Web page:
In Washington D.C., we were commissioned to meet with members of Congress to discuss significant subjects and solutions impacting people with visual impairment.

For the past two years, I’ve been given an extra bonus. They count on me to be the PA announcer during the National Industries for the Blind (NIB) awards banquet. This feast and ceremony follows our official visits with legislators. The added honor of being chosen as a DLB employee of the year sure made the 2018 symposium extra special for Jennifer and me to remember.

I value this keepsake photo taken with my longtime friend Kevin Lynch. He is President and CEO of NIB. Kevin certainly deserves an award for his 25 years of dedication in leading this organization. NIB is making a helpful difference for thousands of people through their roughly 61 NIB manufacturing agencies that support employment for those with visual impairment nationwide. Envision Dallas Lighthouse for the Blind is absolutely one of the best. I’m pleased to be a part of this team for the past decade. Thank you, DLB family, for this delightful honor and cherished memory.


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November 5th, 2018 was a special day at Envision Dallas Lighthouse for the Blind. We celebrated one full year of no serious injuries on our factory floor, and the Envision Lighthouse leadership enjoyed rewarding the team for going the extra mile to stay safe. You will notice my good friend Pete Sessions, a 22-year-long congressman in District 32, joined us for the special occasion. In this photo, Envision’s President and CEO Michael Monteferrante (far right), along with Dallas Lighthouse for the Blind’s executive director Max Allen (far left), are with me.


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On October 27th, I had the huge honor of representing Envision DLB during a milestone occasion. I was asked to kick off the 20th annual Sports Extravaganza where students with visual impairments are bound by no limits. It was a perfect fall Saturday morning, 70 degrees and sunny. I enjoyed giving an enthusiastic pep talk to help get them set for this high-energy event.

Region 10 Education Service Center staff and the Lions Club International 2-X1 started this special event in 1998 in response to the need for an increased emphasis on recreation and lifetime leisure skill development for children who are blind and visually impaired.  Students from all over the state of Texas and the United States were encouraged to compete. More than 500 people from 55 school districts in Texas, Colorado, New Mexico, Oklahoma, and Alabama participate each October in this special Sports Extravaganza. The competitions include goalball, beep baseball, and many more. The volunteers are passionate about this event. I enjoyed getting to know several repeat helpers who love to see those who can’t see well or see at all enjoy an exciting and rigorous competitive environment. On the last Saturday in October, this takes place at the same North Texas location—Nimitz High School in Irving—offering sufficient space for the competition.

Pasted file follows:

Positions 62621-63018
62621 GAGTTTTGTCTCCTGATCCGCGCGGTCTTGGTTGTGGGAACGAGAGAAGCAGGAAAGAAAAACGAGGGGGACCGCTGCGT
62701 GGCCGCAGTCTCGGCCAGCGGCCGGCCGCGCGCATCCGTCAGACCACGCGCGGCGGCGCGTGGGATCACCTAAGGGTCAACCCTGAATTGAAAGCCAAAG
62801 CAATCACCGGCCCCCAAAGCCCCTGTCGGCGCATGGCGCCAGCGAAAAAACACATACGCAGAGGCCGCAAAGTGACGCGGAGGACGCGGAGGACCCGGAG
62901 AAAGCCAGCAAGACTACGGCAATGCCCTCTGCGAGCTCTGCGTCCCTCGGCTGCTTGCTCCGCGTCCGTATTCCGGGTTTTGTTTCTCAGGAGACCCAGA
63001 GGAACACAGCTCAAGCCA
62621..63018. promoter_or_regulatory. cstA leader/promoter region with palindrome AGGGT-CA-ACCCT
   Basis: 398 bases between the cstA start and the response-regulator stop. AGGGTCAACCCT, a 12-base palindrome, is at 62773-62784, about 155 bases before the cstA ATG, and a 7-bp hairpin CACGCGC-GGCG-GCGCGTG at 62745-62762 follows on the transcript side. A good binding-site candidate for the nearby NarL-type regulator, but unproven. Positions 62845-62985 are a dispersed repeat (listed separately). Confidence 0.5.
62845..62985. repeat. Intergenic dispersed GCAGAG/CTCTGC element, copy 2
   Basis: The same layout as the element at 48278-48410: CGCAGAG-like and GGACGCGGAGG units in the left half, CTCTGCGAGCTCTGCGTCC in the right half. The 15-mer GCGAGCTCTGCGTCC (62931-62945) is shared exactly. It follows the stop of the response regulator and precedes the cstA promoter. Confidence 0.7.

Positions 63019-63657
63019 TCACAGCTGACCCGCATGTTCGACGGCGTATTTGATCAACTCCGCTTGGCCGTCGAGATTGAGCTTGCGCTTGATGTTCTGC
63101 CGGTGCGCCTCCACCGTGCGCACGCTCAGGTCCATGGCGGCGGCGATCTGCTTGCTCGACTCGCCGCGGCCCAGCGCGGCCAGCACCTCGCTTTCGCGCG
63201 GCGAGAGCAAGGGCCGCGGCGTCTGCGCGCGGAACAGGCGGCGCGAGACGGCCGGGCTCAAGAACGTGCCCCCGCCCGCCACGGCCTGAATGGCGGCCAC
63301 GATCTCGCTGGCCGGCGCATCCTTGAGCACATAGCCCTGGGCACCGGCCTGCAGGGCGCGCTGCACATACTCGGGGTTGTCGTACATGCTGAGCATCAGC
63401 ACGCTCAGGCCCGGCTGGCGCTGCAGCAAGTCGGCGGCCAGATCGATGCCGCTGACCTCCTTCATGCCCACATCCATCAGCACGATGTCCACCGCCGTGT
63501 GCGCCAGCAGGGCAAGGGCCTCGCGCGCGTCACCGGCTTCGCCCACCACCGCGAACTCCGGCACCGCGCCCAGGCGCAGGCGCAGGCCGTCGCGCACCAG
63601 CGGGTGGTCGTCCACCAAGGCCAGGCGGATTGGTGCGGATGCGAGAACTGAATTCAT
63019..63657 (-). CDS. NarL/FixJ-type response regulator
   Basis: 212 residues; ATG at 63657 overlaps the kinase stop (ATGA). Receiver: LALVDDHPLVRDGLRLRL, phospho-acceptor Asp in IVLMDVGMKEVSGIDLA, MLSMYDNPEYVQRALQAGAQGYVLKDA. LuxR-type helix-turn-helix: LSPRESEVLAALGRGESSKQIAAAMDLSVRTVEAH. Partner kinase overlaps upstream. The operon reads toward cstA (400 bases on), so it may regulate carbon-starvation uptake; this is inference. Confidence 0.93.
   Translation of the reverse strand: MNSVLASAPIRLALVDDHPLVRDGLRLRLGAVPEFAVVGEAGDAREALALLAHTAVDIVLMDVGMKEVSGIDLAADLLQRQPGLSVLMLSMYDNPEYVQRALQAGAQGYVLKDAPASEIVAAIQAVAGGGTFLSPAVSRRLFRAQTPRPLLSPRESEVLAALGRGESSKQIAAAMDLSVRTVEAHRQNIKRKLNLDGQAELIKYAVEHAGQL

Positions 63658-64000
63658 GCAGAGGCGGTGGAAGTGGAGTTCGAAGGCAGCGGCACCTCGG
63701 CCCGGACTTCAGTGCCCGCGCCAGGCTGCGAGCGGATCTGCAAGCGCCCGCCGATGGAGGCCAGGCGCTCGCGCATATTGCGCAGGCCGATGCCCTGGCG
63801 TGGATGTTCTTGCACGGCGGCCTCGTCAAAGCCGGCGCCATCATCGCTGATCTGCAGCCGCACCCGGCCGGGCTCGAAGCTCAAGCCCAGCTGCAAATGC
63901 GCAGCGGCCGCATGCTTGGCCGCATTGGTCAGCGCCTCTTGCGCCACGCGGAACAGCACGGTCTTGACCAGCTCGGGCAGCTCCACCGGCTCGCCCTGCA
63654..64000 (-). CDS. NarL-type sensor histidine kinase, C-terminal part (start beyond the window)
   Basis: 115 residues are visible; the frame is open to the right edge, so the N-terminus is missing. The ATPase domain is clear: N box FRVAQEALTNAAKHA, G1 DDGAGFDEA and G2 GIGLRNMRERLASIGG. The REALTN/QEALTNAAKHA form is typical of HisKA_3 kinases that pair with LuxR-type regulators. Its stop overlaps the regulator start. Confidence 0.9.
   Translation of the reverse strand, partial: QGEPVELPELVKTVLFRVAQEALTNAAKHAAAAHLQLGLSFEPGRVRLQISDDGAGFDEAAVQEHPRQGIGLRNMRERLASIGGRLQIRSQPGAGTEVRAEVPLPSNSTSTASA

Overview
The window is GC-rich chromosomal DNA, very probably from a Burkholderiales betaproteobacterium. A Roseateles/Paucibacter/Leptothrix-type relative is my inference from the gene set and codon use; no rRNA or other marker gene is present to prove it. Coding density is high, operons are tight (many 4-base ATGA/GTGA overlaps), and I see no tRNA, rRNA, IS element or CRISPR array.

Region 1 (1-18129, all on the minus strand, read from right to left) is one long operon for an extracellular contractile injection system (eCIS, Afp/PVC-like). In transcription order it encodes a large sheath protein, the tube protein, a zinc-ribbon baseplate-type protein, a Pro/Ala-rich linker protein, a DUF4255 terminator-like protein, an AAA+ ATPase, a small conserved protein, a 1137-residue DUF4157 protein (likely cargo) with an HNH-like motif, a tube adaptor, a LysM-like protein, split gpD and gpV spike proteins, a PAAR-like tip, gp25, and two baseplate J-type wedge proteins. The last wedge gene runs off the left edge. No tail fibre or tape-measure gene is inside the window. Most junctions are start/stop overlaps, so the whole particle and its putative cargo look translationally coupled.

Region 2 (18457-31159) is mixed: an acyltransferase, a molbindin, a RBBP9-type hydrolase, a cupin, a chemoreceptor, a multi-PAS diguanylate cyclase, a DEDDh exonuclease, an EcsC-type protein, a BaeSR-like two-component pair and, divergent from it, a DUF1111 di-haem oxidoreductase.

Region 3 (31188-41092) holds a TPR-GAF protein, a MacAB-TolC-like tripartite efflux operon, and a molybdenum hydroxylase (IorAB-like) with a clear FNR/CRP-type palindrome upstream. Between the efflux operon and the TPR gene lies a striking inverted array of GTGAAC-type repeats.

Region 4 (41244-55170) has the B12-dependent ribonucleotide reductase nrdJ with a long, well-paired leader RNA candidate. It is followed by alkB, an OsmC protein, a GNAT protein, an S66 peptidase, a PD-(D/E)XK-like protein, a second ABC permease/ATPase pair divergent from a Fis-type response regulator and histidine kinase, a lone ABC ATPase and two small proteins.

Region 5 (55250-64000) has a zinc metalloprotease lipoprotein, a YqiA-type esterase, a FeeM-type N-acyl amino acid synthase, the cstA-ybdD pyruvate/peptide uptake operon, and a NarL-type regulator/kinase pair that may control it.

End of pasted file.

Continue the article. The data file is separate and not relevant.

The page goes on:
Lions and Region 10, thank you for your 20 years of dedication to this worthwhile event, which gives those who are blind or visually impaired the chance to make great memories that will stay in their minds and hearts for the rest of their lives.



My friend and team player Jennifer Watts and I facilitated one of our most enjoyable tours at Dallas Lighthouse for the Blind. It was inspirational for an excited, smart young lady named Avery Mathews. “It was her 10th birthday, and my gift to her was to be an experience she would remember,” said her friend Evelyn Raws. Evelyn had been here years ago and knew how much it would mean to young Avery to witness this and never forget. We love to educate people of all ages about the many responsibilities that people who are legally and totally blind take on and excel at.


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Blake wheeling and dealing with Congressman Pete Sessions on the left and legendary nutrition and wellness expert Dr. Kenneth Cooper on the right, one of Blake's heroes.